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07 May 2019 | Story Valentino Ndaba | Photo Charl Devenish
Noko Masalesa
Noko Masalesa, Director of Protection Services, in conversation with students and stakeholders to plan a safe way forward.

Safety and security are human rights that constitute social justice. At the centre of the agenda at the University of the Free State’s (UFS) Social Justice Week held on the Bloemfontein Campus from 17-22 April 2019 were discussions about off-campus safety. Stakeholders agreed on an upgrade to security measures in order to ensure the success and wellbeing of the student population.

A call to students

Prof John Mubangizi, Dean of the Faculty of Law, in his capacity as representative of the UFS Rector and Vice-Chancellor, Prof Francis Petersen, expressed his view on institutions of higher learning no longer functioning as ivory towers. “For any initiative to succeed, collaboration is necessary between key roleplayers,” he said.

He aptly pointed out that: “We cannot underscore the importance of safety and security, not only for the university but also for the communities around us. What the university does benefits the community and vice versa. I pledge the university’s commitment to play a leading part to ensure that the collaboration works,” said Prof Mubangizi.

Beefing up security: Who is involved?

In view of the collaborative effort Prof Mubangizi alluded to, the engagement was twofold. First was the roundtable discussion facilitated by Protection Services which then escalated into a public dialogue where students had the opportunity to interact with external delegates.

The South African Police Services, Community Police Forum, Private Security, Mangaung Metropolitan Municipality, Provincial Commissioner, and Deputy Minister of Police were well represented in this critical conversation. Internally, members of Protection Services, Housing and Residence Affairs, Student Affairs, Institute for Social Justice and Reconciliation, Student Representative Council, and the Department of Criminology heard the plight of off-campus safety faced by students.

Changes in the horizon

The discussions culminated with recommendations which will see the future of student safety take a different direction. According to Skhululekile Luwaca, former SRC president, these include “the municipality’s commitment to immediately address issues such as street lights and enforcing by-laws, ensuring an integrated accreditation system, and drafting a policy for off-campus accommodation, running more crime awareness campaigns, and giving police patrols more visibility.”

In addition to resolving to set up a student safety forum with all the stakeholders, the Mangaung Metropolitan Municipality has invited the UFS to join Reclaim the City – a safety forum where practical solutions to crime are devised and implemented on a weekly basis.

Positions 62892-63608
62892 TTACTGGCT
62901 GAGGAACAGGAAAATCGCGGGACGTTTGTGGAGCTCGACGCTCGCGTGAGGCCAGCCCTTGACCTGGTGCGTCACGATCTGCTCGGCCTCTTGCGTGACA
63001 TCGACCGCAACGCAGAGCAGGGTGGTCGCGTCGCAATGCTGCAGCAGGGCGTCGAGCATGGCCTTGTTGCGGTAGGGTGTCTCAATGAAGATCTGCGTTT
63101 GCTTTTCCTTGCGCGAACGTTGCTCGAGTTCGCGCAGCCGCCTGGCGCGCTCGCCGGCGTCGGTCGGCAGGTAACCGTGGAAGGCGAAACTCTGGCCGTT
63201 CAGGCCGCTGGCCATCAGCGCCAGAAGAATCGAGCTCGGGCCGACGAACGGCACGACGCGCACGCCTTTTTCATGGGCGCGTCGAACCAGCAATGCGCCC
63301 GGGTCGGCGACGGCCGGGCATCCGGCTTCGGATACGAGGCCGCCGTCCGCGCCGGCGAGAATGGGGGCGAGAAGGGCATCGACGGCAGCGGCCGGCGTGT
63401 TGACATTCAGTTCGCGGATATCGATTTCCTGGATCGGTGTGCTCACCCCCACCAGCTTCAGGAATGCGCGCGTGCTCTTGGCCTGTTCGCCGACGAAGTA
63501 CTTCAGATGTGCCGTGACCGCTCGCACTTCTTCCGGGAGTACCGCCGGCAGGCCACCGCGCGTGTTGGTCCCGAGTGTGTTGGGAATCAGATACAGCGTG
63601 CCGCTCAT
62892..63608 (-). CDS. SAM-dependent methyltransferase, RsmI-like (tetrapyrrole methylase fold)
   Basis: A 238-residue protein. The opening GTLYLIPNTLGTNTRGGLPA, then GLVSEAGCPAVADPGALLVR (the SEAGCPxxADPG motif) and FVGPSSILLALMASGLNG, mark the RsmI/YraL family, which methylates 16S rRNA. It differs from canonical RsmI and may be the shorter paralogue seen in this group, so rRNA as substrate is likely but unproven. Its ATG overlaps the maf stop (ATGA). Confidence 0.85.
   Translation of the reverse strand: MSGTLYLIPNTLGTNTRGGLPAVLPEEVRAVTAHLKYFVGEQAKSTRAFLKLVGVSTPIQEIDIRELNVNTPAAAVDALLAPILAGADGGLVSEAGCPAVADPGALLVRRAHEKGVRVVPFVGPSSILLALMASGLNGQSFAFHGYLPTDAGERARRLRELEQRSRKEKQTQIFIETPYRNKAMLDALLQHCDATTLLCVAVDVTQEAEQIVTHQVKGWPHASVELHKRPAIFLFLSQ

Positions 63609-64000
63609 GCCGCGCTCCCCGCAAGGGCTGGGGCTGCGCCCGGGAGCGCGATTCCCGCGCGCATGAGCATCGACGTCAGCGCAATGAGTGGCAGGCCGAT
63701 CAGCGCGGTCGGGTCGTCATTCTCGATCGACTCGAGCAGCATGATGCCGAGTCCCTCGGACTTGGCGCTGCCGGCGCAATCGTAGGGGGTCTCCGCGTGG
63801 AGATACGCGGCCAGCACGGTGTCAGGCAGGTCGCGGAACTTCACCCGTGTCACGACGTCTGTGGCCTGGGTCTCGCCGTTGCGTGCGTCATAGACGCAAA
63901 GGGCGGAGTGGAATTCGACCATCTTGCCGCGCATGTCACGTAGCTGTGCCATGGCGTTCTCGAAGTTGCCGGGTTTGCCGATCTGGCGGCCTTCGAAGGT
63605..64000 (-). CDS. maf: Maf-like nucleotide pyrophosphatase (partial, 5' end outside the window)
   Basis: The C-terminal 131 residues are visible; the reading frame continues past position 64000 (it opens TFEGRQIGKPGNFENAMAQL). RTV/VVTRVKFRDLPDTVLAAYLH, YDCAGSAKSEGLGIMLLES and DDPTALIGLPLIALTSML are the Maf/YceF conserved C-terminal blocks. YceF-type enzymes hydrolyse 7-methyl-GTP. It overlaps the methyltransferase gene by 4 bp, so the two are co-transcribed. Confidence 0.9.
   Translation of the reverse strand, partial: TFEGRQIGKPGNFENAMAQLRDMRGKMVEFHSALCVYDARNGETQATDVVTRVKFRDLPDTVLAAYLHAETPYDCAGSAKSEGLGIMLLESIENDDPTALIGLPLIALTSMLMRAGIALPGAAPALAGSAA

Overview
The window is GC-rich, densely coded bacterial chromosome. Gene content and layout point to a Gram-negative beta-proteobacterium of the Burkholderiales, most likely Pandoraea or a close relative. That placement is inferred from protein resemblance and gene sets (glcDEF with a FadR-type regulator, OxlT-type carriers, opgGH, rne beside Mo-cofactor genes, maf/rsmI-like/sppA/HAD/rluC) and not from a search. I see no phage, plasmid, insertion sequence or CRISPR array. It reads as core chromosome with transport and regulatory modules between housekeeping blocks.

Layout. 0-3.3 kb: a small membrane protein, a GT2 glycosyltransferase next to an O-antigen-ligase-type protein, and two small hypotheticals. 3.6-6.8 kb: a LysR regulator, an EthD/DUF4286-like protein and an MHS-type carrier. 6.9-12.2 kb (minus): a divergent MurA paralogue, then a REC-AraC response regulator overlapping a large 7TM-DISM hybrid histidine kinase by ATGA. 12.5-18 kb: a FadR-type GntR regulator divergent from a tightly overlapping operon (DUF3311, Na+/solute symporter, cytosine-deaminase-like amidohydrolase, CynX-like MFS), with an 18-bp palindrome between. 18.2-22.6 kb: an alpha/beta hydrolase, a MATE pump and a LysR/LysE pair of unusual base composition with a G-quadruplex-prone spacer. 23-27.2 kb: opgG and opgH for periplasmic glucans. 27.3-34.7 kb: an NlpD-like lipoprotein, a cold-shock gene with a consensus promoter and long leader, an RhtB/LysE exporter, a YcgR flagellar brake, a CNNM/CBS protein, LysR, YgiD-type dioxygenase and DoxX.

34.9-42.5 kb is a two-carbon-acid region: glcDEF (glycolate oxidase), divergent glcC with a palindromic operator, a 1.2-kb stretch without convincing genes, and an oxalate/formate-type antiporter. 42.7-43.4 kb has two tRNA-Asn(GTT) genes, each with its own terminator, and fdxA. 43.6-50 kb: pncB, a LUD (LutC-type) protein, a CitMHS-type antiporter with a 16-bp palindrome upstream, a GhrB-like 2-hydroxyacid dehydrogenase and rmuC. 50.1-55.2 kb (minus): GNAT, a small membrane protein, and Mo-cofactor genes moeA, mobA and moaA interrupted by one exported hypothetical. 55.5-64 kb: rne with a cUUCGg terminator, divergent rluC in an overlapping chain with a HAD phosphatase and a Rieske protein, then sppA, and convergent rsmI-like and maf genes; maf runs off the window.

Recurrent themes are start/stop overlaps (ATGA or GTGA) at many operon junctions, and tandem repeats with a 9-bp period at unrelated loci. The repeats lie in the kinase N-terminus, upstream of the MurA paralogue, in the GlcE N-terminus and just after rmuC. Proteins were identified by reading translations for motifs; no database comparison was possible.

News Archive

First-years at South Campus step into a bright future
2015-02-05

Photo: Stefan Lotter

This is the first step to a bright future.

This was the resounding message that welcomed first-year students to the South Campus. “Remember,” Tshegofatso Setilo, Manager of the University Preparation Programme said, “a journey of a thousand miles begins with the first step.” But please do not get discouraged on your way, she urged, because “this is your first step to a bright future.

In his welcoming message, Prof Nicky Morgan, Vice-Rector: Operations at the UFS referred to the South Campus as the giant of the south. “This is one of the trailblazing campuses of the university,” he said. “No doubt what you’ll experience on this campus, you’ll never forget.”

This year, the South Campus boasts with 1 200 first-year students taking part in our University Preparation and Extended Programmes. These programmes allow students – whose matric marks did not reach the required total – the opportunity to study at the University of the Free State (UFS). The result? An astounding rise in pass rates. Some of the students on the South Campus outperform their peers studying at the Bloemfontein Campus, Prof Morgan remarked.

“You’ve got it in yourself. You’ve got the potential to unleash yourself on the world,” Prof Morgan said. You do not always realise the value of something that has come your way, he said. So, every moment you get an opportunity, he advised, use it to shape your future.

Addressing the newcomers’ fears, Prof Morgan urged each student to open themselves to the good and new experiences waiting for them. “When you find yourself in a new space, it always begins with you,” he said. Learn to understand how to live in harmony in different spaces.

Prof Morgan placed great emphasis on his closing remark: “At university, the more questions you seek to have answered – they’re worth more than the answers you have.”

 

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